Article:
Karen Horney, who is known as a pioneer in the area of psychoanalysis, challenged numerous dominant masculine notions and revolutionized and enlarged the science of psychoanalysis. The idea that neurotic tendencies were a product of one's surroundings rather than an innate manifestation of Horney's thoughts on neurotic behaviour was contested. Horney developed theories about female psychology that deviance researchers might utilize to comprehend why crimes committed by women are comparatively uncommon.
Karen Horney became an outspoken critic of several aspects of Freudian psychology. Despite adhering to Freud's teachings, Horney was vehemently opposed to his views on female psychology, particularly the notions of penis envy and the other ways in which masculine prejudice might manifest itself, which Freud's psychoanalytic theory established. In opposition to Freud's proposal of penis envy, Horney introduced the concept of womb envy, which is related to the masculine envy of pregnancy and motherhood that motivated men to display their superiority in other professions. She further suggested that societal factors dominated by men rather than instinctive desires were the source of female psychiatric disorders. She is therefore regarded as a pioneer in the area of feminine psychiatry. Feminine psychiatry is a subfield of psychology that focuses on the psychiatric care of women. It also examines how gender power differentials affect mental health and how psychological theories are created and comprehended within the field of psychology.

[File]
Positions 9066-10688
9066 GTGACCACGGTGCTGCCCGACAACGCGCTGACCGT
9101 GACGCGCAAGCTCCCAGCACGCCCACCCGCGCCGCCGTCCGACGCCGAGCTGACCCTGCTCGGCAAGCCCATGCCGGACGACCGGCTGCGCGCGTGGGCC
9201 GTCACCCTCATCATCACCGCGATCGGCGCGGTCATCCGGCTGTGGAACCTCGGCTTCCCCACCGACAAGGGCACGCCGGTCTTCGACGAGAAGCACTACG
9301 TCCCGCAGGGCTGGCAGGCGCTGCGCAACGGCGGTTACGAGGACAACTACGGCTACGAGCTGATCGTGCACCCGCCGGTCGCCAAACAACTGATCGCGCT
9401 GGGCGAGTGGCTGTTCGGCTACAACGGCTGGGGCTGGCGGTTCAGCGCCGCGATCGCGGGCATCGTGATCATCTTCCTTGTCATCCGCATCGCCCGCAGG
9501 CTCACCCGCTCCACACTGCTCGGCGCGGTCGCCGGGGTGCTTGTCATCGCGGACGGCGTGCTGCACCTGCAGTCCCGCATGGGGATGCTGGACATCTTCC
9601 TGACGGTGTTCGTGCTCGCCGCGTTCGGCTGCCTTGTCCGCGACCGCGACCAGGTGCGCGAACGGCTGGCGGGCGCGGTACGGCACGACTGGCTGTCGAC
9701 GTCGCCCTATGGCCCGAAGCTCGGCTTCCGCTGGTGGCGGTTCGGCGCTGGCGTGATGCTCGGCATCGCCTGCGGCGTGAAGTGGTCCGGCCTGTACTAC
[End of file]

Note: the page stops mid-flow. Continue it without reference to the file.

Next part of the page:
Horney's work had an impact on a variety of subfields of psychology. Maslow, for example, credited with helping to build humanistic psychology and influencing the development of the Hierarchy of Needs. Horney's phrase "basic anxiety" informed Erik Erikson's concept of "basic mistrust," which became his first stage of psychological development. Horney's neurosis theories also affected the interpersonal school of psychology and neurotic illness psychiatric diagnosis.
Horney, in turn, impacted cultural psychology, interpersonal psychotherapy, and humanistic psychology in addition to psychoanalytic theory. Horney's work on feminine psychology, which questioned the conventional Freudian psychology's conception of women, was one of her major contributions. For instance, Horney (1932) remarked in The Flight from Womanhood that psychoanalysis's phallocentric bias resulted from the fact that its founders, including Sigmund Freud, were overwhelmingly male.